By Omar Bah
Civil society groups have galvanized to demand that political parties are compelled by law to disclose their sources of funding. The CSOs also want parties to publish their annual audited financial reports in the interest of transparency and accountability.
The civil society made these recommendations at a conference organized by the Center for Research and Policy Development (CRPD) centered on the draft Elections Bill 2020.
The Bill plans to guide the processes of elections in the Gambia and has fueled discourses between civil society, political parties, and elected representatives about its adoption.
Electoral reforms have been an issue central to the opposition and civil society over the years, particularly under Jammeh. Although the agitation was loud, limited progress was made in many areas and the unwillingness of the government at the time to reform pushed citizens to the edge.
The CSOs argued that “there remains a plethora of issues that continues to derail Gambia’s political advancement including organizing credible elections.”
“There is no law (yet) regulating political party and campaign financing, unequal constituency demarcation, while voters are aware of the voting process. Political parties and or candidates must be required to report their income and or expenditure to the IEC or other authority, or to have their accounts audited by the electoral authorities.”
The civil society queries that the growing influence of social media platforms on the broader political process is beginning to raise concerns around issues on misinformation.
The CSOs argued that while there are ongoing plans to reform The Gambia’s electoral process, the consultation around electoral reform where it exists is limited to officials of the electoral commission and members of political parties.
“We believe that for any significant electoral reform to take shape and to promote safe and orderly elections in The Gambia, the capacities of stakeholders engaged in the electoral process must be equipped and citizens and decision-makers must be provided with timely and relevant information about the electoral process,” Sait Matty Jaw, CRPD executive director said.
On political parties funding, Jaw added: “We are looking at an accountability perceptive. This is why we insist that political parties must publish their audited reports to the public. So for us, the excuse political parties are making that because they are not funded by the government they should not publish their audited reports is unjustifiable.”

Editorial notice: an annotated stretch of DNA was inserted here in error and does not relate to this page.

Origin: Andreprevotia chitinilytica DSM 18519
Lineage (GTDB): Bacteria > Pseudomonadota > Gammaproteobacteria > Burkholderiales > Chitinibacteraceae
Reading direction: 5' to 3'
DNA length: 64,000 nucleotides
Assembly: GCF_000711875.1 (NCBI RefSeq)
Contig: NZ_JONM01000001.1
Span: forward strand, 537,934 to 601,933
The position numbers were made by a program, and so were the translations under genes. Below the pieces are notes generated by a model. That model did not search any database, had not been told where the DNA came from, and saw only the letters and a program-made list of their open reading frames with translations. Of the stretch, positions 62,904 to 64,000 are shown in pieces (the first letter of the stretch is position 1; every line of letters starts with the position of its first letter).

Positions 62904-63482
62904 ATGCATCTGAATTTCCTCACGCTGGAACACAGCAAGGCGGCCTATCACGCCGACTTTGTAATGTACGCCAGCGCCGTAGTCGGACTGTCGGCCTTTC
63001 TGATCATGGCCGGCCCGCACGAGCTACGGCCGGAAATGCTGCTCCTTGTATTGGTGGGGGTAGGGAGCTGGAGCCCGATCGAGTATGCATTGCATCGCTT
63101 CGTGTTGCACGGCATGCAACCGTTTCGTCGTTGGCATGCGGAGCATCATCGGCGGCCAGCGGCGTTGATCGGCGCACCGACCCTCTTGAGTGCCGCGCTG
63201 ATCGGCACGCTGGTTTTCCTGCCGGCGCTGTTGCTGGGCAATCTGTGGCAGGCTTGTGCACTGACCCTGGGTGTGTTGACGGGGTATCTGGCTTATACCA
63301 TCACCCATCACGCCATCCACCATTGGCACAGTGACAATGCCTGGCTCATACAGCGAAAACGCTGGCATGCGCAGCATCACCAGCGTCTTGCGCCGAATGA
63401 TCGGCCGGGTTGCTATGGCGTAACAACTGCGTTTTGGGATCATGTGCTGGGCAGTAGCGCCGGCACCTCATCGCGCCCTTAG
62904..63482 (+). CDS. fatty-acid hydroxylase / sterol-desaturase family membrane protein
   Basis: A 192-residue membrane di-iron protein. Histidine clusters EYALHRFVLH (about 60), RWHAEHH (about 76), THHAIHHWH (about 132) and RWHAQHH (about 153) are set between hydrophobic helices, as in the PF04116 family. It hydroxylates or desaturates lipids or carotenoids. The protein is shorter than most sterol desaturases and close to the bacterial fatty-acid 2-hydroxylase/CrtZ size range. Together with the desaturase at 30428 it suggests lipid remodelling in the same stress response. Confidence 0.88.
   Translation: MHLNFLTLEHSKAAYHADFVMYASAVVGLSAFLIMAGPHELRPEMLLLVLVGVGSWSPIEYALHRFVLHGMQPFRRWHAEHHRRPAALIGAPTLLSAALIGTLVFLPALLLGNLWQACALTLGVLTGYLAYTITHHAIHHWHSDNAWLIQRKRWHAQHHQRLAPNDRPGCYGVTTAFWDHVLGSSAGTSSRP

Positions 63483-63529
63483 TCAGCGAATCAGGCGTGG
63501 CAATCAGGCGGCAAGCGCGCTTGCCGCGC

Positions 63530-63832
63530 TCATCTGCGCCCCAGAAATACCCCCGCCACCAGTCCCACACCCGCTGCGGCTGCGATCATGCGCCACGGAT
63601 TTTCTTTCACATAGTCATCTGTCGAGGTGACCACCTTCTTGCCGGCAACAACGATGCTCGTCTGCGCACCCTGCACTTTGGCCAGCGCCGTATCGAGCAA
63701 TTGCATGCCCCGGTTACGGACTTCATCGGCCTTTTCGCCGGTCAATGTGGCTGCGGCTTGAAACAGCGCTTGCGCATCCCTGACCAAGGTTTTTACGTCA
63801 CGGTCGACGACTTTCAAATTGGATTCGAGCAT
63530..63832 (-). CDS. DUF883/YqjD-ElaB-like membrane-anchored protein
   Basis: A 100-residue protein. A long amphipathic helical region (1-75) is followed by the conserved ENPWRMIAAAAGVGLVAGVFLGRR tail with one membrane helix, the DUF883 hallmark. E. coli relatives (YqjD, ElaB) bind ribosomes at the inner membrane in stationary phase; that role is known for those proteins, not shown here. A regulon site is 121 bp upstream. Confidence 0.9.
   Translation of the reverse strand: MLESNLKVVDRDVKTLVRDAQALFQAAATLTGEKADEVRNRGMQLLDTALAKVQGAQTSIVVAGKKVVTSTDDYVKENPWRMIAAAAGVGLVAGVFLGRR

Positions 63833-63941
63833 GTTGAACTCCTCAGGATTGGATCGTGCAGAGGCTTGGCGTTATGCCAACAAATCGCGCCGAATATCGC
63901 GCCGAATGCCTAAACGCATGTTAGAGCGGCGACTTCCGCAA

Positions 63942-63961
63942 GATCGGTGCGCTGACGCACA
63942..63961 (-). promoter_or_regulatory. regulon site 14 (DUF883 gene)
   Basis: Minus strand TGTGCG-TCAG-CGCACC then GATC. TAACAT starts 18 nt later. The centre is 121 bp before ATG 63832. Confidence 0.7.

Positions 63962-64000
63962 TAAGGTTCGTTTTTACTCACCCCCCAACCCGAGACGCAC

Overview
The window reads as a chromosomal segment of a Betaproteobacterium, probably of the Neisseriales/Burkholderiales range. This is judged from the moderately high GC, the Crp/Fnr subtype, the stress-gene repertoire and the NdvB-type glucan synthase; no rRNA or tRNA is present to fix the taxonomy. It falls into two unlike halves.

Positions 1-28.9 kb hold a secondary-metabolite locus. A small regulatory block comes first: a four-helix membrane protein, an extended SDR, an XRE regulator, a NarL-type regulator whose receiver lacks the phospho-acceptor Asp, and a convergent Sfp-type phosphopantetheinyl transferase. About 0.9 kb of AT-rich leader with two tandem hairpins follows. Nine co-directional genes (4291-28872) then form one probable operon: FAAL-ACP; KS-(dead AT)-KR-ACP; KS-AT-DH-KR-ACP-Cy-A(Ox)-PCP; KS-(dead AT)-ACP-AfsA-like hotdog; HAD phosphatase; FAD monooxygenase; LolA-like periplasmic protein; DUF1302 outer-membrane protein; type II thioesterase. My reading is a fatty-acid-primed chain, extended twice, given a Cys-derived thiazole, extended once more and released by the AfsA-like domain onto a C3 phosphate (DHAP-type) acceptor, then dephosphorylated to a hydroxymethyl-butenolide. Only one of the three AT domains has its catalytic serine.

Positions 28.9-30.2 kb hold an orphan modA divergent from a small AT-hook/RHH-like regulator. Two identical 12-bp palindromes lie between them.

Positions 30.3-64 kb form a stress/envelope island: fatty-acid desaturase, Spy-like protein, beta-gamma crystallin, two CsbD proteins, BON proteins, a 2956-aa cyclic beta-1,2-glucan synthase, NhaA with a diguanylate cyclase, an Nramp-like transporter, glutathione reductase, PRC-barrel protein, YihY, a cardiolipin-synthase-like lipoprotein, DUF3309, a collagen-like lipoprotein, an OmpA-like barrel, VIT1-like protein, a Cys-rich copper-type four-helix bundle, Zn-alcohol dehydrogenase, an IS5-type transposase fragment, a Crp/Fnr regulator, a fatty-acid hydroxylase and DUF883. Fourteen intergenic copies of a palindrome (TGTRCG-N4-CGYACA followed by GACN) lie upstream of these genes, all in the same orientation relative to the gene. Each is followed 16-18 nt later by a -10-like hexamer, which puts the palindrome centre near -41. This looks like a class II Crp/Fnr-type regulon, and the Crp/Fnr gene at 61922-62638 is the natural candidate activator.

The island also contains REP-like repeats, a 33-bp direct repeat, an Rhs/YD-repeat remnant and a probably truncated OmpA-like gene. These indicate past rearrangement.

“The political parties are governments in waiting who want us to entrust them with our resources. How will we trust them if they are not transparent in their dealings? So this is a way of avoiding voting elements that would influence our electoral process. We have also observed that the cost of election is also getting high. That is not what is expected in democracy,” he added.
On the issue of paper balloting, Jaw said the CSOs are not opposed to the system but they are concerned whether the changes are feasible for the 2021 election.
“We are not opposed to change but the change must be meaningful and something that the people will accept. But if the IEC feels organizing elections in the current system will create troubles for them – they should consult the right stakeholders to find a consensus on the way-forward,” he said.
The contentious issues of the paper ballot and campaign financing dominated the discussion.
But a senior political science student, who prefers to remain anonymous, told The Standard: “Reporting and public disclosure can serve many purposes ranging from assisting the election authorities to ensure that money is not accepted from illegal sources; to being an empowerment of voters in deciding which party or candidate they want to vote for.”
He said the main dividing line in reporting and disclosure regulations is whether or not the information gathered is made available to the public.